Instructor Q&A: Donna M. Johnson

“The best memoirs are always an interrogation of the self, the historical self, yes, but also the hidden, more mysterious aspects of the self.”

-Donna M. Johnson

Donna M. Johnson is teaching a class for the Writers’ League of Texas called “Deepening the Narrative: Moving Beyond the Self in Memoir” on January 14 at St. Edward’s University in Austin, TX. This class is for anyone who wants to learn how to add depth and resonance to their memoir. Read the interview below and visit the class page to learn more.

donnajohnson-1Scribe: The title of the class is “Deepening the Narrative: Moving Beyond the Self in Memoir.” This might seem like a contradiction in terms to some people. After all, isn’t a memoir inherently about the writer? What does it mean to move beyond the self? Why is it necessary?

Donna Johnson: The subtitle “Moving Beyond the Self in Memoir” could have easily read, “Moving Beyond the Historical Self.” I think the best memoirs are always an interrogation of the self, the historical self, yes, but also the hidden, more mysterious aspects of the self. For example, the fact that one day my daughter and I stumbled upon what became a dig site may be more important to my story than when and where I attended college, or how long I was on the dean’s list. This relatively inconsequential event may become a recurring motif in my story that makes the memoir about so much more than what happened to me. We’re talking about using the self as a way to explore the universal human experience.

Scribe: Can you give an example of a memoir that moves beyond the self? How does it do so?

DJ: H is for Hawk by Helen MacDonald. The author’s father dies at the opening of the book, but instead of writing about their relationship or her grief over his death, she focuses on training a goshawk, which she calls a killing machine. She tells the story of her relationship with the hawk and of how she enters into its bloody world. She also relates the story of the author T.H. White’s (The Once and Future King) attempts to train a goshawk. White is a sadist who, in trying to escape his sadism, ends up inadvertently torturing his hawk. The result of this book is a layered, complex story that speaks to how one very idiosyncratic person deals with grief and in part, about how we come to accept our place in the world. It’s also about how we humans interact with wildness.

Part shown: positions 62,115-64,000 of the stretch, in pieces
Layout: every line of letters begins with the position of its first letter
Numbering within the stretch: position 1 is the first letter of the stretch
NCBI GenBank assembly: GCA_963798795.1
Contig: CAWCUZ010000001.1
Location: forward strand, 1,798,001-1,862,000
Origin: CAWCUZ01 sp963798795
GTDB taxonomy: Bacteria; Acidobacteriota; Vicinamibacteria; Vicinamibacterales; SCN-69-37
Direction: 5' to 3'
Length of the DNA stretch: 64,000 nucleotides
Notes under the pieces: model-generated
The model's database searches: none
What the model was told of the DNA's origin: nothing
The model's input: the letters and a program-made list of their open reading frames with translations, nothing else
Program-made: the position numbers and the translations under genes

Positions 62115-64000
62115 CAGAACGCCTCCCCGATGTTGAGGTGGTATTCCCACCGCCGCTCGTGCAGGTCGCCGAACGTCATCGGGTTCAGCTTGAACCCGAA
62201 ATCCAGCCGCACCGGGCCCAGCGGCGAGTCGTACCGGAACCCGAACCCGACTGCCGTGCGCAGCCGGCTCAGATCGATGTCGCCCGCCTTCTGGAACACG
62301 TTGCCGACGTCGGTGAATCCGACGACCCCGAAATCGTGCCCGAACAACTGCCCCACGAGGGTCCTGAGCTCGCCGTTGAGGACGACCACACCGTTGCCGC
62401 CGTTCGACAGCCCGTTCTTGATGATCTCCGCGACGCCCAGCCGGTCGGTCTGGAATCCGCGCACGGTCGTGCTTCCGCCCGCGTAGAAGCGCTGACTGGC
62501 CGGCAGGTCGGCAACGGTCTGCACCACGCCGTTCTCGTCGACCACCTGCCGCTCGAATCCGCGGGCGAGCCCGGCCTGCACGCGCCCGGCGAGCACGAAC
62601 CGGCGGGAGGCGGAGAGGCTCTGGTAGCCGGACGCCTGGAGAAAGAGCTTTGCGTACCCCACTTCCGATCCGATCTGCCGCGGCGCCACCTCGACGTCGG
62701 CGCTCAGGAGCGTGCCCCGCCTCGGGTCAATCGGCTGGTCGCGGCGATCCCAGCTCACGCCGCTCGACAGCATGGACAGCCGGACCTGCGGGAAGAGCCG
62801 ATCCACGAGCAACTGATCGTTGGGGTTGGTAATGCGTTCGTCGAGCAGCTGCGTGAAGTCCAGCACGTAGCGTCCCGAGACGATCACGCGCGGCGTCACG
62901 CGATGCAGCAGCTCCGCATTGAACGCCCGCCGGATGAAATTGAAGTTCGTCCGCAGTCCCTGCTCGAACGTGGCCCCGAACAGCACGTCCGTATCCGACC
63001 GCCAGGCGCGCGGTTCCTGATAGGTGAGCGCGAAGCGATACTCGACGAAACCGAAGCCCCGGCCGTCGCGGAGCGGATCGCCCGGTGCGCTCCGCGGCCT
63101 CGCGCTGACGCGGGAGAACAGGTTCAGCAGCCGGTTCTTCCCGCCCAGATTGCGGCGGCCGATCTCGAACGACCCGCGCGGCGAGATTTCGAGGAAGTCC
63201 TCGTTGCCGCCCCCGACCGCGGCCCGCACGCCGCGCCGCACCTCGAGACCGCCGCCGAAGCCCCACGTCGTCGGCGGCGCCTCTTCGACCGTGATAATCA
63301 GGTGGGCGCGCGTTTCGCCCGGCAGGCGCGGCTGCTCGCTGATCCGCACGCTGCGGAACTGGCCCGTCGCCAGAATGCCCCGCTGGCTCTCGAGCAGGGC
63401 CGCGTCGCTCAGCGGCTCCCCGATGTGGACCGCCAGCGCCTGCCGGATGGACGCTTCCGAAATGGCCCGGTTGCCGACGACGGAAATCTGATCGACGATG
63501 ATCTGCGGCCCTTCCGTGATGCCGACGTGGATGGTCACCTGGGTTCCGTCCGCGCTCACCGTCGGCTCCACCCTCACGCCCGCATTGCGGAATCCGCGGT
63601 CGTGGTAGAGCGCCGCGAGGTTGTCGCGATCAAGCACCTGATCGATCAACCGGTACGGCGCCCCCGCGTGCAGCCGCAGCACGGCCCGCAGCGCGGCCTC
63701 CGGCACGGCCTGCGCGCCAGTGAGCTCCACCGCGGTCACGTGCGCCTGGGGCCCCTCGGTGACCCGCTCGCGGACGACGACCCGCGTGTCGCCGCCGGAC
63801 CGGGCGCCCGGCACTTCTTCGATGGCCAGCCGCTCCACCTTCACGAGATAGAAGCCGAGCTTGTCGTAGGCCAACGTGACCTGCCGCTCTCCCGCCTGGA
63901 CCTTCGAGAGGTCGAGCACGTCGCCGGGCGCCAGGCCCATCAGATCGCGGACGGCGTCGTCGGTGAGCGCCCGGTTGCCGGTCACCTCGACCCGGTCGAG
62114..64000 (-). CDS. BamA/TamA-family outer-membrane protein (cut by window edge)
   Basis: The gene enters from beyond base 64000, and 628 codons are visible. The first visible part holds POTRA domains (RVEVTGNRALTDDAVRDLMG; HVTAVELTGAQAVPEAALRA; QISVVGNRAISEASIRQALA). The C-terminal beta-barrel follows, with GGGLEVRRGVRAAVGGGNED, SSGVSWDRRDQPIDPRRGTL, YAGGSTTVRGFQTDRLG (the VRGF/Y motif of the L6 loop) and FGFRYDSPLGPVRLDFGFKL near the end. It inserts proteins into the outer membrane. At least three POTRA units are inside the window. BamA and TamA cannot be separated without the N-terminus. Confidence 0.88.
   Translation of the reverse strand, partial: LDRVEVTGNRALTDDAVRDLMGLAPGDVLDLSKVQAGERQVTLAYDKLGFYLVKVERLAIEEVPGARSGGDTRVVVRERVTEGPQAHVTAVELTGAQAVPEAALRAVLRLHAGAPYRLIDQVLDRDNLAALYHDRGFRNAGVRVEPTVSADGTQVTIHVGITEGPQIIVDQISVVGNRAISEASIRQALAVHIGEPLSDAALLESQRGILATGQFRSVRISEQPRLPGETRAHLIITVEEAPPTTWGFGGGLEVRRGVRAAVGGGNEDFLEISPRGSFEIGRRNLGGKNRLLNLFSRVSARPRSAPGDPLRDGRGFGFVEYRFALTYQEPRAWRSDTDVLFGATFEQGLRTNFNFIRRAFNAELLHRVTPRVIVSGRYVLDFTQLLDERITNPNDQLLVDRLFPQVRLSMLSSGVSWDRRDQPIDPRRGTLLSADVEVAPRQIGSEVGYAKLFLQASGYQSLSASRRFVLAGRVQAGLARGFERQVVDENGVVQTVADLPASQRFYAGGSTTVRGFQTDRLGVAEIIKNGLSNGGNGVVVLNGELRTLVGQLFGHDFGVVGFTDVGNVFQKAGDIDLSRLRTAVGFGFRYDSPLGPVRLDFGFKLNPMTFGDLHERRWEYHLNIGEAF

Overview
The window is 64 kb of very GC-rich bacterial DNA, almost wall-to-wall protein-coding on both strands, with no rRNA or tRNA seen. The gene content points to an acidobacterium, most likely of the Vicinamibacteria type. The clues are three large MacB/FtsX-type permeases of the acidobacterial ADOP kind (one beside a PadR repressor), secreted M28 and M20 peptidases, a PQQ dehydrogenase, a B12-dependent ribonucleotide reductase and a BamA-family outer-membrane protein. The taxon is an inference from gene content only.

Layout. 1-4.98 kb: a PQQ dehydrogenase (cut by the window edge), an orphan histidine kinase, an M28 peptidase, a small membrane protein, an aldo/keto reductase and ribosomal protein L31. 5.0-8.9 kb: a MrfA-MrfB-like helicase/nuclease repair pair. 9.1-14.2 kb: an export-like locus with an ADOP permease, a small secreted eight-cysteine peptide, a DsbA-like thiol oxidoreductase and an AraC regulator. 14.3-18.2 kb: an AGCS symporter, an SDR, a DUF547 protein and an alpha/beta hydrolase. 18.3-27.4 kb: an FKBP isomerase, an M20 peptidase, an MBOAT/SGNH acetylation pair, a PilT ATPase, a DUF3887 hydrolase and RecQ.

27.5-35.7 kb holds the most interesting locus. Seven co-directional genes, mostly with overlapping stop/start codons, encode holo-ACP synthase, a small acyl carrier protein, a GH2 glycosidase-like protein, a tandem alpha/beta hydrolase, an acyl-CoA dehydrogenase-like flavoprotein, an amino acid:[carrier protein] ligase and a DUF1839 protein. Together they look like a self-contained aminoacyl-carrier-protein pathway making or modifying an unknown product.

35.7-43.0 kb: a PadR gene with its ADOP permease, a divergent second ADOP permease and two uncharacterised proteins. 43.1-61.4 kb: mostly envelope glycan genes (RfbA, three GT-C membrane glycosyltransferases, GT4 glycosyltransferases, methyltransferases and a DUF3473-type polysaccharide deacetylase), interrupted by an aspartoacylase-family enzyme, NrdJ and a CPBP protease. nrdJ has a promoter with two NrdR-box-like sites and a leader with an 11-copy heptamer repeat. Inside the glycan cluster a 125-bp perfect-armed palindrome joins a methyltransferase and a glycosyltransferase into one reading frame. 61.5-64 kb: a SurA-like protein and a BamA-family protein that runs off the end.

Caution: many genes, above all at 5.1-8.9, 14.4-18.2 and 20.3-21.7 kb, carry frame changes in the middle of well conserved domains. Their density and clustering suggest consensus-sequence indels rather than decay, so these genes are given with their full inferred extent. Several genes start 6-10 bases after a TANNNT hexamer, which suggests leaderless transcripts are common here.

Scribe: A lot of memoir drafts (and some published ones, too) run out of steam before they reach the end. Part of the problem seems to be that the writer has run out of story. This is probably a worry that some writers have. We tell our stories all the time, but no one ever tells a memoir-length story. What is it that memoirs need to do besides tell what happened?

DJ: I think memoir is really concerned with exploring what happened rather than simply telling what happened. My favorite personal narratives circle around a group of questions as Helen MacDonald does in H is for Hawk. One way to explore is to reflect directly on what’s going on. Another way is through the use of motif. As memoir writers we can’t write about something just because it happened. Yes, Aunt Hattie may have made that dress for you–but what does it mean? Why are you telling me, the reader, about it? What significance does it have in your story? What does it say about Aunt Hattie, about your family in general, about the part of the country from which your family originates? How does it relate thematically to your larger story?

Scribe: Will students in the class be reading excerpts from particular memoirs? Which ones can they look forward to learning from?

DJ: Memoir is such an exciting and experimental form. I haven’t made my final selections but I’m considering The Ticking is the Bomb by Nick Flynn, The Year of Magical Thinking by Joan Didion, and The Chronology of Water by Lidia Yuknavitch, as well as a few others.

Thanks, Donna!

Click here to register for Donna’s class.

Click here for our current class schedule.

 

About the Instructor

Donna M. Johnson is the author of Holy Ghost Girl, a memoir deemed “enthralling” by the New York Times and “compulsively readable” by Texas Monthly. The book made the Oprah.com Memoirs We Love list twice and took top honors at the Books for a Better Life Awards in New York. Donna’s work has appeared in several anthologies as well as the Huffington Post, Shambhala Sun, The Rumpus, Psychology Today and other publications. She is currently at work on a second memoir as well as a journalistic project.

 

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